For Incredibly Juicy Chicken, Try A Roasting Bag

In mid-century America, when the avocado-green fridge called the range harvest gold, Shake 'N Bake taught us how to prepare chicken by shaking it in a plastic bag full of tasty crumbs and spices, but the bag itself didn't go into the oven. However, shortly thereafter,  roasting bags hit the market (although some of the first-gen ones were prone to exploding). Luckily, the fix turned out to be easy –- a sprinkling of flour inside the bag helps emulsify trapped grease and moisture, so no more bag-go-boom!

This emulsification of oil and water, explosive as it may have been back in the early days, is what keeps bag-baked birds moist. If you're roasting your chicken at a conventional heat in a conventional oven, you'll be good to go. Simply sprinkle your bird with your chosen seasoning, then seal the bag and let it lock in all of the chicken's natural juices. Once the meat reaches 165 degrees  Fahrenheit, open up the bag (carefully, as the steam is hot), and prepare to slice into the juiciest chicken dinner you've ever had.

For a clucking juicy chicken on the grill, use cooking bags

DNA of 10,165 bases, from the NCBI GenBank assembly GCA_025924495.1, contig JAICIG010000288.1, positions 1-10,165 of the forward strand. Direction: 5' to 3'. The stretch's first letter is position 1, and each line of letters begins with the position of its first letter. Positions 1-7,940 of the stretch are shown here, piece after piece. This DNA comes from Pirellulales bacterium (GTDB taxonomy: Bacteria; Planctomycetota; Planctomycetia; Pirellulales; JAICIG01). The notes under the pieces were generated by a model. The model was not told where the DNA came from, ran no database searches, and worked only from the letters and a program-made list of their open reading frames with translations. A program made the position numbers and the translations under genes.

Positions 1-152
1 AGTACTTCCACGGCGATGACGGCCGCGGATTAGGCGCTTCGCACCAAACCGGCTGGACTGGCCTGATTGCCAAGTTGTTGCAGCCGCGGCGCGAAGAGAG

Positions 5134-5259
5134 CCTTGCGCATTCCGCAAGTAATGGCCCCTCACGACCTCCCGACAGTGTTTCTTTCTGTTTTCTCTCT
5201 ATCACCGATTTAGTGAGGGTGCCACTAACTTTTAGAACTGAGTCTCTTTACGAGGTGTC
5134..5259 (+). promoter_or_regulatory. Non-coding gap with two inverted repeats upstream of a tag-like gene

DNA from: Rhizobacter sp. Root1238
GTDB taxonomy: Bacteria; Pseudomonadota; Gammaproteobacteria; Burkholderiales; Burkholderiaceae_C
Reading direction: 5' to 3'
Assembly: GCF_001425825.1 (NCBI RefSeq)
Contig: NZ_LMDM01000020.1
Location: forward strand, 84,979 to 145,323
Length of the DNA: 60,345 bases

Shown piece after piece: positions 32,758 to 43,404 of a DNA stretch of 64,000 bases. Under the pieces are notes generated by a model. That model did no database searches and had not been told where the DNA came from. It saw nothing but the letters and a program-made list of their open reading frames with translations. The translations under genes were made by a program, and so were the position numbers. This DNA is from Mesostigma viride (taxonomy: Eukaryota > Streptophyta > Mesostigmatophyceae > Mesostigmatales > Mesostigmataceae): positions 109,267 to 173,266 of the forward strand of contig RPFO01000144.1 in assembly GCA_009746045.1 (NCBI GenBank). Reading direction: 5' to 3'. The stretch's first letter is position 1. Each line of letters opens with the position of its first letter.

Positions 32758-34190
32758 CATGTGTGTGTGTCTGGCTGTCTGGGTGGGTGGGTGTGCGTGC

While oven bags are designed for use in conventional ovens, one juicy bit of need-to-know info is that they should not be used in toaster ovens, as there's a danger that they may come into contact with the heating element. Avoid using them under the broiler as well because they may be unsafe in high heat. However, oven bags can be used in the microwave since nuking your chicken in a bag essentially allows it to steam in its own juices, and since this is a moist heat method, the meat will be anything but dry.

If grilling is what thrills you, you can make great grilled chicken in a bag but will need to use foil-bottomed grill bags. You can also use special air fryer cooking bags since conventional bags are not designed for convection cooking. Still, with the proper cooking bags, both grilled and air-fried chicken will turn out moist, as the bags will seal in the juices instead of letting them evaporate. 

Still, there is one reason why cooking chicken in a bag may not be your best bet if concern over food additives outweighs your desire for juiciness. A small portion of the plastic in these bags can transfer into the chicken as it cooks. Although this shouldn't pose a serious health risk, it's still something to be aware of.